Roscoff Restart
After their enforced weather halt in Roscoff last night and today the 26 boat Class 40 fleet will restart from 0300hrs early tomorrow morning. Starting in the order of finishing into the Breton haven, GDF SUEZ (Sébastien Rogues and Fabien Delahaye) start just under 20 minutes ahead of the Spanish pair Alex Pella and Pablo Santurde on Tales Santander 2014. They will head into strong NW’ly winds initially with over 30-35kts to start with.
' Across Biscay we will be mostly upwind on starboard in about 20kts of wind but at the start and out to Ushant it looks like it will be windy with big seas, 30+ knots for sure then it will begin to drop away.' Brian Thompson, skipper of Caterham Challenge explained in Roscoff today, ' To start with we will have winds north of NW and so we should be reasonably fast and able to punch through. The race is to get out through the front which is kind of stalled at the moment. The longer it takes you to get through it the lighter the winds will be to the east of it, and so there is a rich get richer scenario, or a bit a of a double whammy for the later starters if you like.'

They said:
Mike Gascoyne, co-skipper Caterham Challenge:
'We were reasonsably happy with the first leg but got some fishing net, perspex and weed around the keel which Brian had to dive to get it off about two hours before we got into Roscoff, so we kind of reckon that cost us two or three boats, but whatever we were happy with the way we sailed the boat. For most of the time we were with the fast pack, so we were happy. It’s just a shame the first leg was not about 5200 miles longer.'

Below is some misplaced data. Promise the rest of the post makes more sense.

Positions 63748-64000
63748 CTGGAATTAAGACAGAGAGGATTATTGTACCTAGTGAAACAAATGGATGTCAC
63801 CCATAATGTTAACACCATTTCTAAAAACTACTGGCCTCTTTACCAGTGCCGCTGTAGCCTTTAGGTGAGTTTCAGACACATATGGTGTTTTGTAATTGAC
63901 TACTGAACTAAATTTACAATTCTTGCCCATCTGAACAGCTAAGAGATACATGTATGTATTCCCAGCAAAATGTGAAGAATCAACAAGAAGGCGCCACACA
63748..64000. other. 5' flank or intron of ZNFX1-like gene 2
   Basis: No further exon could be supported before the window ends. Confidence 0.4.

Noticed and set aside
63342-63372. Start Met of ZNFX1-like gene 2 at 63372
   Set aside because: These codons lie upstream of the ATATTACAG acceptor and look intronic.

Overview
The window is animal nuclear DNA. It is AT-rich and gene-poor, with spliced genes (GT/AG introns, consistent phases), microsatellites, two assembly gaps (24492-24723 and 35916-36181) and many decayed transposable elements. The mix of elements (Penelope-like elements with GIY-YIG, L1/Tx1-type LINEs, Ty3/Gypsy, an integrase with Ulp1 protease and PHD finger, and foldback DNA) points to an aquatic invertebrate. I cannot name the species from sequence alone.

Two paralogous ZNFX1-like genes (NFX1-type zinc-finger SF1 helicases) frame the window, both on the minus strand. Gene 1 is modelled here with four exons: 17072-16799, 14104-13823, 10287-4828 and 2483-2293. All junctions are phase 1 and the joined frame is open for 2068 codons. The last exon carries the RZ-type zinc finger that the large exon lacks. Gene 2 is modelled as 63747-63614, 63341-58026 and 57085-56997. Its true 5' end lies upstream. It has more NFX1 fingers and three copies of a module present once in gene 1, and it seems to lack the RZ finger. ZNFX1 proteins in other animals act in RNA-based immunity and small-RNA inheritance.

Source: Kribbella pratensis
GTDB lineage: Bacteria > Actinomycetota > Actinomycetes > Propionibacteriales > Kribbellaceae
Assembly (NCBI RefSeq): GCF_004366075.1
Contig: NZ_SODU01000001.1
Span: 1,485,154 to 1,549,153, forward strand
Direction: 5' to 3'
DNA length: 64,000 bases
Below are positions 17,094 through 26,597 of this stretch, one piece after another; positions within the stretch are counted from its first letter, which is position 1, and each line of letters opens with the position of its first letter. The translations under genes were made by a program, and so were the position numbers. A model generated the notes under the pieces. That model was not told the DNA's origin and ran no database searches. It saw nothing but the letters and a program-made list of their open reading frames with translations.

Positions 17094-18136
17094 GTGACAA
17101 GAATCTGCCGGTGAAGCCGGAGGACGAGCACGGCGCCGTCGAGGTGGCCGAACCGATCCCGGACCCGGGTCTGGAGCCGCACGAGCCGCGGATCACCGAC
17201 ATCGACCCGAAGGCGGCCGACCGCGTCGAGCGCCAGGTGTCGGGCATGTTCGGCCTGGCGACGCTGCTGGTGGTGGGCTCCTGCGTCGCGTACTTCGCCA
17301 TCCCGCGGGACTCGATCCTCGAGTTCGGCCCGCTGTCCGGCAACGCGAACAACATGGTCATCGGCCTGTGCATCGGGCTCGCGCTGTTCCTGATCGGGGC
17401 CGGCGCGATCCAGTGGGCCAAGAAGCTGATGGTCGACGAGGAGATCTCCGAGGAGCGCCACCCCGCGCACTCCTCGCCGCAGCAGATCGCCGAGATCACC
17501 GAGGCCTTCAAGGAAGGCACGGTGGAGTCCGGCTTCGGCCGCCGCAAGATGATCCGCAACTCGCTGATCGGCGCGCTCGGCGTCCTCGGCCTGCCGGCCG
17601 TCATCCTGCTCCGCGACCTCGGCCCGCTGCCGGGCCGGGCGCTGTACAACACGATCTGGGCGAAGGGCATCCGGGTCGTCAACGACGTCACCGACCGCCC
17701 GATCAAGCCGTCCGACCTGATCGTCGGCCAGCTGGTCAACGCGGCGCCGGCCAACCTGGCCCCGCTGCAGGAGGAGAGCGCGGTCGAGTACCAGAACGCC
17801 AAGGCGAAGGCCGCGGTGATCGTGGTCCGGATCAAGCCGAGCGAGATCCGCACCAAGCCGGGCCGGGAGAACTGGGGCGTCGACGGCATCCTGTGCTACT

Brian Thompson, skipper, Caterham Challenge:
'Across Biscay we will be mostly upwind on starboard in about 20kts of wind but at the start and out to Ushant it looks like it will be windy with big seas, 30+ knots for sure then it will begin to drop away. To start with we will have winds north of NW and so we should be reasonably fast and able to punch through. The race is to get out through the front which is kind of stalled at the moment. The longer it takes you to get through it the lighter the winds will be to the east of it, and so there is a rich get richer scenario, or a bit a of a double whammy for the later starters if you like.We have about six boats all starting within around 15 minutes of us and in all I think we will be in a ten boat pack or something like that, so it is great, really close racing, we are back in full sprint mode.'

Loïc Fequet , co- skipper of the Multi 50 Master Jacques:
'Through the night we had 25-30kts of wind and some big gusts of over 40kts. The wind has calmed down a little but the seas are very big. We are pleased to get back up to second because we were not happy with the start of our race. The option of our router Jean Yves Bernot to send us to the west was good. We tried to just keep the boat moving at a steady speed through the night. We decided to alter course a bit away from the direct course to Cape Finisterre to avoid the worst of the seas which were on that route. We work on a daily basis with our router. He tells us which way to go and what is happening next.'